Auburn Businesses Benefit From Board's Tax Rate Vote

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The Auburn Board of Selectmen tax classification vote on Tuesday saves money for businesses. Photo Credit: Rick Sobey

AUBURN, Mass. – Auburn residents will pay a bit more in taxes in the upcoming fiscal year, while town businesses will pay less after the Board of Selectmen voted Tuesday night to close the gap between the two categories.

The board brought 2012’s commercial, industrial, personal property (CIP) tax shift of 1.30 percent down to 1.25 percent at Nov. 13’s tax classification hearing. This means that residential properties valued at $218,750 will pay $85 more in taxes, while commercial businesses valued at $1,026,000 will save $955 and industrial businesses valued at $1,258,000 will save $1,170.

“We have noticed that the CIP shift from past years has begun to pay off,” said Selectmen Chair Doreen Goodrich. “In the past three fiscal years, we have seen an increase in both commercial and industrial growth. We need to continue this trend, which benefits the entire community.  It benefits residents and it increases the tax base.”    

There were several business owners who spoke at the tax classification hearing. Many of the business owners wanted to bring the tax shift down to 1.15 percent, closer to a single tax rate.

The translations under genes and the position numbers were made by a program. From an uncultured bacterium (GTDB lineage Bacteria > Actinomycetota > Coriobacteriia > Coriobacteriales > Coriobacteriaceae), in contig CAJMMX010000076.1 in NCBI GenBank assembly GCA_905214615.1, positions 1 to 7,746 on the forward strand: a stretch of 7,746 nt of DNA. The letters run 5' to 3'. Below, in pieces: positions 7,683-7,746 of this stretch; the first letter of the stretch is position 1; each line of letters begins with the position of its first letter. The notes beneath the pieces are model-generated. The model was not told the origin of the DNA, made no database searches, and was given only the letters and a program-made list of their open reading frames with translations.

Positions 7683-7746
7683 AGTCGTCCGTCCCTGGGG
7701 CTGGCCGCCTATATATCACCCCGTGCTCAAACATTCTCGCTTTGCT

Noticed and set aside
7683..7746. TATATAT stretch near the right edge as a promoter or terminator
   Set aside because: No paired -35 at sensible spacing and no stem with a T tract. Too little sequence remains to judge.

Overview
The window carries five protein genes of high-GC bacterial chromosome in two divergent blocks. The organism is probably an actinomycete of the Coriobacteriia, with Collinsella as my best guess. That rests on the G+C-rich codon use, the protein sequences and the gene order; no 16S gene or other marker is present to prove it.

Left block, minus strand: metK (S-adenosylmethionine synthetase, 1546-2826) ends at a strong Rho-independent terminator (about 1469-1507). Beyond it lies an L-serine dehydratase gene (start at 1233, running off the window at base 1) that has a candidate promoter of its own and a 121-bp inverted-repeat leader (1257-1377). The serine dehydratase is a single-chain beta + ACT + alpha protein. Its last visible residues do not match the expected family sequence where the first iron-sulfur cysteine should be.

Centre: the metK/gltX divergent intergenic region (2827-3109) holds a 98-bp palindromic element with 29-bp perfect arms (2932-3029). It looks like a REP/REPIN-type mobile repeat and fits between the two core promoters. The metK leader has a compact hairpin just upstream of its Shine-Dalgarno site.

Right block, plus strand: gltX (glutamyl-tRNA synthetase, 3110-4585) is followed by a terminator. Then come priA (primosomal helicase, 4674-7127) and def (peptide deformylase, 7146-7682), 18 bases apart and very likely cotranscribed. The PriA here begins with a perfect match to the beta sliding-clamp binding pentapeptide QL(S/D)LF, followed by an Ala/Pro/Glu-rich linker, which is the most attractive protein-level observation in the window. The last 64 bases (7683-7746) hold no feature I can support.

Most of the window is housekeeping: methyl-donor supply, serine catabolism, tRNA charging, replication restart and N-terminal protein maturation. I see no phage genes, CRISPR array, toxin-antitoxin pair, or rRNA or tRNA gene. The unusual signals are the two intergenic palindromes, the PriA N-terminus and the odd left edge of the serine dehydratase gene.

“Why are we the only town in the area, besides Worcester, that has a split tax rate? Why?” asked Mark Sarkisian, who was representing the Auburn Chamber of Commerce. “I am asking the Board of Selectmen to lower the tax rate on businesses from 1.30 to 1.15. We should be at a single tax rate by now, but we are not.”

But the Board of Selectmen compromised on a 1.25 percent tax rate because “the 1.15 rate is too big a step,” said Selectman Kenneth Holstrom.

“The old adage is we can’t win a game on home runs,” he said. “We have to do it on base hits. I think the 1.25 is our base hit for this year to keep us going, and, eventually, we will win this game.”

Residents would have paid about $250 more in taxes if the 1.15 percent rate had been adopted, and commercial businesses would have saved about $3,000.

Swanson Road Bridge Opening On Nov. 14

Department of Public Works Director Bill Coyle announced at Tuesday’s meeting that the Swanson Road bridge over I-290 will open at some point on Wednesday, Nov. 14. The bridge has been worked on for five months, as MassDOT replaced the deteriorated bridge deck.

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Comments (2)

Town Resident:

"In the past three fiscal years, we have seen an increase in both commercial and industrial growth."

If that is the case, the .05% drop should be covered by the NEW businesses, not residential taxpayers. Why doesn't that happen? Because we are entrenched in a mindset of spend, spend, spend. As soon as any surplus funds come in, the town spends them. The entire culture of how we budget and spend needs to change before we see any relief.

leemidmass:

how does this benefit residents if the residents taxes go up? All I see is empty commercial, industrial, and retail buildings when I drive through Auburn.

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